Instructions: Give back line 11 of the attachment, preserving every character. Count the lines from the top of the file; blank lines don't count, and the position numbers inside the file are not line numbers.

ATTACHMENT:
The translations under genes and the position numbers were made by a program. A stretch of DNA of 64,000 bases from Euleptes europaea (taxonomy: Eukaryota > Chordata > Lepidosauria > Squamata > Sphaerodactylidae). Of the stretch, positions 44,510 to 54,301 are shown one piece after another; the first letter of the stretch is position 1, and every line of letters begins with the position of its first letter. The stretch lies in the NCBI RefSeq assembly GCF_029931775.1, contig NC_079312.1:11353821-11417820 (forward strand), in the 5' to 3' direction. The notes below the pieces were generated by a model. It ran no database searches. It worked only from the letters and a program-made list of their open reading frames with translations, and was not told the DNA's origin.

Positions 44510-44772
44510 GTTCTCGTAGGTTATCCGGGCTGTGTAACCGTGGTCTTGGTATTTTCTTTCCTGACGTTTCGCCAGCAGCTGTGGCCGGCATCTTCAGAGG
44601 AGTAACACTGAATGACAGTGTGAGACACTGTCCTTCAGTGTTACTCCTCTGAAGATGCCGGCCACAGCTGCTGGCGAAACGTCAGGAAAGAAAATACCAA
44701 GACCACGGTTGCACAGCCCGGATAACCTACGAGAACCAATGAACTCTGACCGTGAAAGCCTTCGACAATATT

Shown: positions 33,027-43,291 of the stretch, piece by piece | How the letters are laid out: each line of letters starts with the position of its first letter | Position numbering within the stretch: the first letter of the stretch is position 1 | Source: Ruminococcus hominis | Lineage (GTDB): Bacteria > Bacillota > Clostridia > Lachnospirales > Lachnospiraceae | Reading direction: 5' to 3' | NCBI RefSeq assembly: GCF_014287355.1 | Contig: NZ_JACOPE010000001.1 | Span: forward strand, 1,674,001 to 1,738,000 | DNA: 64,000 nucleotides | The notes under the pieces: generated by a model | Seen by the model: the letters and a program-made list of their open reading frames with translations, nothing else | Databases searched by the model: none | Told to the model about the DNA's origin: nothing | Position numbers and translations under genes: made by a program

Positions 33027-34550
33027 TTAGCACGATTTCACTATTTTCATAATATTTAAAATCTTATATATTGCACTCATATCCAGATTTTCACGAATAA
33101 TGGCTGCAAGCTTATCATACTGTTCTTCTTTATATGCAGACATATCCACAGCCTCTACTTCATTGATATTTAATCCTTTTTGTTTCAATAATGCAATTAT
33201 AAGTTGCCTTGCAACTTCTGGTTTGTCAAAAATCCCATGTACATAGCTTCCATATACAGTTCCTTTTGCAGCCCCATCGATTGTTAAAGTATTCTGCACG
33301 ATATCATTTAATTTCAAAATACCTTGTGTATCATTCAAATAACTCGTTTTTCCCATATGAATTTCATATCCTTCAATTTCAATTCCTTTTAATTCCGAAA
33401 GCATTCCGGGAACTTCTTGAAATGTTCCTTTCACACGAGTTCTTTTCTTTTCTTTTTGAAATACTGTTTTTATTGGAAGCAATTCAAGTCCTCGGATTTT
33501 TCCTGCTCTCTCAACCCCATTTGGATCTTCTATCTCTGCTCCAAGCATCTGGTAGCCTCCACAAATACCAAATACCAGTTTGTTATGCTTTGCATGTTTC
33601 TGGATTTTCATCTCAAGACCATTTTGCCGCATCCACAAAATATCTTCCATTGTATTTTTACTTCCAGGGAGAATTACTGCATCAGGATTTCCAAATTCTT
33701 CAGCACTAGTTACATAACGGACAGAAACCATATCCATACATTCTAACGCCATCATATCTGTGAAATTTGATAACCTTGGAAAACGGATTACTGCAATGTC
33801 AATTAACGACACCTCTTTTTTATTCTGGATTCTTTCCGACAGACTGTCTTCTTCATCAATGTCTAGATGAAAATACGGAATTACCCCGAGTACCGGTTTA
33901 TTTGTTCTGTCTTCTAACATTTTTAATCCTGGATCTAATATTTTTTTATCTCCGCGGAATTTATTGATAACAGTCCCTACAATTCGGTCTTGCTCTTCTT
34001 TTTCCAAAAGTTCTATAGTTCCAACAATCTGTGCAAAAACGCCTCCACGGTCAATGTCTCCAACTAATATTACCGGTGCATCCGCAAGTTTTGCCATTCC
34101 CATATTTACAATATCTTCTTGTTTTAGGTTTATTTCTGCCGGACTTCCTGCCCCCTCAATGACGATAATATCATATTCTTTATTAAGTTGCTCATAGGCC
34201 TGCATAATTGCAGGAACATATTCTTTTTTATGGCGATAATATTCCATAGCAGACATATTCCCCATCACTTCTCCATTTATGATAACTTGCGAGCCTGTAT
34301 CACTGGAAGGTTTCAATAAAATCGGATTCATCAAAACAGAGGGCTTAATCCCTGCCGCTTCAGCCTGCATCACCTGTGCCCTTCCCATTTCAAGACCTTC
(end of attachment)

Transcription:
33301 ATATCATTTAATTTCAAAATACCTTGTGTATCATTCAAATAACTCGTTTTTCCCATATGAATTTCATATCCTTCAATTTCAATTCCTTTTAATTCCGAAA